Aryl hydrocarbon receptor nuclear translocator 2 (ARNT2) is a member of the basic HLH-PAS (Per-ARNT-Sim homology) subfamily of transcription factors. Its precise roles during pituitary and brain development are poorly known. In the mouse, Arnt2 is expressed in hypothalamus, neural retina kidney and urinary tract in a way similar to that observed in humans. In humans its involvement in pituitary hormone secretion was identified through exome sequencing in a large consanguineous Saudi Arabian family. The 6 children presented shortly after birth with central diabetes insipidus and corticotroph deficiency; 4 had TSH deficiency, 2 had GH deficiency and one had gonadotroph deficiency with undescended testes. Brain MRI showed pituitary and extra-pituitary anomalies: hypoplastic anterior pituitary, thin pituitary stalk, hypoplastic frontal and temporal lobes, thin corpus callosum, and a global delay in brain myelination; a lack of pupil response to light was reported with post-retinal eye anomalies. All children were dysmorphic with a microcephaly, prominent forehead, deep-set eyes, a well-grooved philtrum, and retrognathia. Hydronephrosis, vesico-ureteral reflux and neurogenic bladder were also present. All children carried a homozygous c.1373_1374dupTC ARNT2 variant [59].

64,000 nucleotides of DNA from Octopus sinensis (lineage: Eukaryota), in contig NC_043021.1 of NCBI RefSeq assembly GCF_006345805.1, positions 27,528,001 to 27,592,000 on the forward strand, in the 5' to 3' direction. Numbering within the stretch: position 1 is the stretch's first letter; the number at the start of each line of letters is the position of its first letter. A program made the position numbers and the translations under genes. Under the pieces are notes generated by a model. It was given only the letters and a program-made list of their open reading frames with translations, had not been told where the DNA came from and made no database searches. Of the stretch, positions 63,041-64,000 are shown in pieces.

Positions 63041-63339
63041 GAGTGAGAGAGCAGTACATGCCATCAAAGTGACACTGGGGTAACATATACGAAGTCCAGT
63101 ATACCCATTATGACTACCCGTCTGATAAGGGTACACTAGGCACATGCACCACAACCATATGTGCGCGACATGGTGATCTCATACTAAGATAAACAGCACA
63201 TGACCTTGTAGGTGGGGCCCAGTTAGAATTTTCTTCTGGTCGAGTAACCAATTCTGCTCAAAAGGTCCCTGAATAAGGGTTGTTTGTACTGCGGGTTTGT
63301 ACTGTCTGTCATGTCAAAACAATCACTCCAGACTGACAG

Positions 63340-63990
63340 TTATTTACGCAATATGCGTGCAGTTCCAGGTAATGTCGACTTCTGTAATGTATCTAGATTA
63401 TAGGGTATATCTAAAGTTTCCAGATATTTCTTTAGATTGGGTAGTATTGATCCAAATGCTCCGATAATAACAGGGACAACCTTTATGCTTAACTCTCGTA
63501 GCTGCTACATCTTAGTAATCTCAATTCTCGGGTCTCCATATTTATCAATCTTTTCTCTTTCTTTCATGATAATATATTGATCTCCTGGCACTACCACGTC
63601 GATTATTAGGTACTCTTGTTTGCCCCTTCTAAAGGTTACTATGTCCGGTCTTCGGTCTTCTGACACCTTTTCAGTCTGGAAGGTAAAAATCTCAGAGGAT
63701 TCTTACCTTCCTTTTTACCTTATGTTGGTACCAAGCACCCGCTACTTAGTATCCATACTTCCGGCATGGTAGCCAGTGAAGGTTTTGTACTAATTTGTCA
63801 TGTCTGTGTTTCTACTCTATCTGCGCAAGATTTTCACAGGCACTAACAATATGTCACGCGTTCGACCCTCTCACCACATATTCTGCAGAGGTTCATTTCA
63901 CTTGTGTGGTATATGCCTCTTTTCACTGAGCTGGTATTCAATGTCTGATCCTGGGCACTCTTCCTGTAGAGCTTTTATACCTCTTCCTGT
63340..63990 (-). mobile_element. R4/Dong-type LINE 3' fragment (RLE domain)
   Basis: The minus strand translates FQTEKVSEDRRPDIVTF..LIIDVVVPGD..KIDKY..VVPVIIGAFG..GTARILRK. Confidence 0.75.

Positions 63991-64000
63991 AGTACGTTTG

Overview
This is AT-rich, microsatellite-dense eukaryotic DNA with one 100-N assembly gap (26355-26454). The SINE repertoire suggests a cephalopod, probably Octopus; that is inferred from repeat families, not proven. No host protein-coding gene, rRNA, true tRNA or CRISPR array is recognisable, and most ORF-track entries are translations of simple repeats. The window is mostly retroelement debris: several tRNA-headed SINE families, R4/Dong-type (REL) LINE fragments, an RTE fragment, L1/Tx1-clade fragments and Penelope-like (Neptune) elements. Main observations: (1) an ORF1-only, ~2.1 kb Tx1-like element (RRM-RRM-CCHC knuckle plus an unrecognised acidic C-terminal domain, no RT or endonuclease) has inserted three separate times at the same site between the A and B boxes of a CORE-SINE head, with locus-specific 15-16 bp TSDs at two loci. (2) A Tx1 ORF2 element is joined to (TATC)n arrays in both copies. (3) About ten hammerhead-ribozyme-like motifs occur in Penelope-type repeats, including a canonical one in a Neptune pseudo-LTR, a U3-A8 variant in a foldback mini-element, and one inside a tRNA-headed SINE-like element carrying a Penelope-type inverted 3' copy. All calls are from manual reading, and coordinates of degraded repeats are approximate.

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Holoprosencephaly